Two key members of the team that propelled John Tory to election victory have recently been hired by Uber, the ride-sharing company locked in a legal battle against the City of Toronto but publicly championed by the mayor.
Stepping up its campaign at City Hall, the Silicon Valley-based ride-sharing company has hired Nick Kouvalis and John Duffy, The Globe and Mail has learned. Mr. Kouvalis, the mastermind behind Rob Ford's 2010 campaign who later steered Mr. Tory's 2014 win, is conducting public-opinion polling for Uber Toronto. Mr. Duffy – Mr. Tory's campaign policy chair – has been hired as a lobbyist. Both were brought on in the past few months.
"We're choosing our firms based on their ability to do the job," Uber Toronto general manager Ian Black said in an interview Wednesday. "We heard many references that they were very smart, very good at what they did, and provided good advice."
He said he was not aware when hiring them about two months ago that both firms – Mr. Kouvalis's Campaign Research and Mr. Duffy's StrategyCorp – are led by former Tory campaign strategists. Until just last month, a separate firm, Crestview Strategy, was registered to lobby at City Hall on behalf of Uber.
Mr. Black summed up Mr. Kouvalis's research so far by saying it shows that Toronto residents are unsatisfied with their current transportation options and that there is "broad support throughout the city for Uber." That research, he said, can be provided to city councillors "looking for information on where the city stands on this."
Mr. Kouvalis declined to comment on his relationship with Uber on Wednesday, citing his policy not to discuss client matters. But he emphasized that his company is involved only in research, and not lobbying. "We do not lobby public office holders," he said. "We just do not do that."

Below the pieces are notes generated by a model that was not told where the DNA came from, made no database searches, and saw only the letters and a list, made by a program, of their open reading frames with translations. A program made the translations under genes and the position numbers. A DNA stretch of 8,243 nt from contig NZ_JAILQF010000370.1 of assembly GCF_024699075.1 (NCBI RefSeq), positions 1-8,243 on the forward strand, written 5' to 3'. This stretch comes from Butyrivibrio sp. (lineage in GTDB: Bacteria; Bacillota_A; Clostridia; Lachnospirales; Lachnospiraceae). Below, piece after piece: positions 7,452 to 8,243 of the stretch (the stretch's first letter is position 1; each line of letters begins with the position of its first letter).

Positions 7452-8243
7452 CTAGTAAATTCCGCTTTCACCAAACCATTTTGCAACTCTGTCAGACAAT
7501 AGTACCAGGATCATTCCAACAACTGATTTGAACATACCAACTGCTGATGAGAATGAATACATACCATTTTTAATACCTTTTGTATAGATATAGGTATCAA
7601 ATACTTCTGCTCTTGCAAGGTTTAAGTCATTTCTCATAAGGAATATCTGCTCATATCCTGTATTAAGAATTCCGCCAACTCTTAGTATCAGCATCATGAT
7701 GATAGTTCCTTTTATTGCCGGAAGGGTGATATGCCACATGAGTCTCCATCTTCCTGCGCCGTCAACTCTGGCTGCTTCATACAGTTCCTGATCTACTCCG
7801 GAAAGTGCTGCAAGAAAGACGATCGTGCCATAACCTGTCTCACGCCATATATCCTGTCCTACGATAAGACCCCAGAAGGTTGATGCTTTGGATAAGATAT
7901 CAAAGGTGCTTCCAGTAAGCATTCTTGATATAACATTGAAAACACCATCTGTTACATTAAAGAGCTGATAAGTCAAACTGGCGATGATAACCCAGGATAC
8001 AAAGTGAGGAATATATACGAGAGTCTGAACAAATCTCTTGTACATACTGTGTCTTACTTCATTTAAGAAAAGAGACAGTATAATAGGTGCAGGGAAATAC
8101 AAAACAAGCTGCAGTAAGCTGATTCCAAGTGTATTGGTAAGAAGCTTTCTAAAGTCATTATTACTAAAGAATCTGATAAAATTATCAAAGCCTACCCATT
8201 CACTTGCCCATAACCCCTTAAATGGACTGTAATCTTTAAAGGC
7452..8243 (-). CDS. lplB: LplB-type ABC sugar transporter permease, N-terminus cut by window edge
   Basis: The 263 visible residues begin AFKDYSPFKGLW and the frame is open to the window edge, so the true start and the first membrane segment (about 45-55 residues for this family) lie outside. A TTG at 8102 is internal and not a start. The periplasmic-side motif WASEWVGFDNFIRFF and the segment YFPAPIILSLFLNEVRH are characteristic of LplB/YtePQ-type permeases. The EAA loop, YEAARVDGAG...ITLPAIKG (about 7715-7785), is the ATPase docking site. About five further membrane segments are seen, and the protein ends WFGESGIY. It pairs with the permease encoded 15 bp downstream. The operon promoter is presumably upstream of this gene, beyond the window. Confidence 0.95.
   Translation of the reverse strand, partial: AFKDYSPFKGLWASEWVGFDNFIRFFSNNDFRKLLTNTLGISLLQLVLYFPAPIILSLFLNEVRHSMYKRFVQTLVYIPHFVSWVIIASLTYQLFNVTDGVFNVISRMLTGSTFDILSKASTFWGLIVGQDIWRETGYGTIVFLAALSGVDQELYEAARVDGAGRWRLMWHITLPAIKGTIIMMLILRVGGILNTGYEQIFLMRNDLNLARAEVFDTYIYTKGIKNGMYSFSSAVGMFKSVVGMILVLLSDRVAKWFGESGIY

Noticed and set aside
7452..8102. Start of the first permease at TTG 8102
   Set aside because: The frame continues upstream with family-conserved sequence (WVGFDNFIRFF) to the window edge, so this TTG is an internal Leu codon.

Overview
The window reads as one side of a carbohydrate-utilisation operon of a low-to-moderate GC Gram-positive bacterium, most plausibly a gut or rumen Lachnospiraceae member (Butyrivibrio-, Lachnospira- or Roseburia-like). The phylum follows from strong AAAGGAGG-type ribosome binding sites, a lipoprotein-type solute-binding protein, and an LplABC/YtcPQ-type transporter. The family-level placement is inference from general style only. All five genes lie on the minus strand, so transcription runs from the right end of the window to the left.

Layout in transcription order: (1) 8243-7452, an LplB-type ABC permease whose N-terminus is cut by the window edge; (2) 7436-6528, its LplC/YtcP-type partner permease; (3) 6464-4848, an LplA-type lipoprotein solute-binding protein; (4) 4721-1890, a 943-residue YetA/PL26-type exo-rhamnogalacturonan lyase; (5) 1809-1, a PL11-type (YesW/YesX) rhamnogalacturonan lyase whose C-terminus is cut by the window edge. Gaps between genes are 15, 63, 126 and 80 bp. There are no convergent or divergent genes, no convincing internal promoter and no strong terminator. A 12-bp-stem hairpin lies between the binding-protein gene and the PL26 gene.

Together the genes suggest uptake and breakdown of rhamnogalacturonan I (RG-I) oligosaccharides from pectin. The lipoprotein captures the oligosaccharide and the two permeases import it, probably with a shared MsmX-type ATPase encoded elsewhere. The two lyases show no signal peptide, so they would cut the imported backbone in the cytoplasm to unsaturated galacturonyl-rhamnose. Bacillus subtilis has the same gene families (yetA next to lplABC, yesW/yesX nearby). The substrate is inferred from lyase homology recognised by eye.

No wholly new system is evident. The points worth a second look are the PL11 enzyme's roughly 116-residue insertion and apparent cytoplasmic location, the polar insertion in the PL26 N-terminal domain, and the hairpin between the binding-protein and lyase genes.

Mr. Duffy, who played a significant role in creating Mr. Tory's campaign centrepiece – the SmartTrack regional transit plan – wrote in an e-mailed statement that he "served as a volunteer on the John Tory mayoral campaign," and since then, his relationship to the mayor's office has been as a lobbyist. He emphasized that his company has been in full compliance with the city's lobbyist registration rules.
The city requires lobbyists to register with the city before contacting members of council on issues. Mr. Duffy has been registered as a lobbyist on the city's registry for Uber Canada since mid-March.
Even before he officially took office in December, Mr. Tory has been a vocal supporter of Uber. Just this week, he succeeded in having city council push back a decision on taxi licensing to allow for Uber and similar technologies to be a part of the taxi debate.
"The mayor has been clear since day one of his administration that technologies like Uber are not going away," the mayor's spokesperson Amanda Galbraith said in a statement. "The mayor strongly believes we need a modern, safe, efficient and effective ground transportation network in the city."
When asked whether Uber's recent hirings have influenced the mayor's stand, Ms. Galbraith pointed to the fact that Mr. Tory's comments on ride-sharing predate the recent hirings.
The City of Toronto announced late last year that it is seeking an injunction against the company, claiming that its uberX service – which pairs ordinary drivers, and not licensed taxicabs, with paid passengers – breaks local by-laws. That case is set to be heard in courts later this month.
In the meantime, Uber has stepped up its efforts to try to persuade policy makers to create new rules for ride-sharing. According to a search of the city's lobbyist registry, Uber has registered to lobby almost all members of city council in recent months. Mr. Black and other Uber officials have met with the mayor and several members of his staff in the past few months, including meeting with Mr. Tory's chief of staff, Chris Eby, just last week.
On Wednesday, Uber escalated its campaign, organizing a rally of dozens of supporters and uberX drivers outside City Hall.
But the taxi industry, too, has lobbied hard at City Hall against Uber. Just this week, one of the city's biggest taxi companies, Co-op Cabs, launched an ad campaign questioning Uber's safety policies.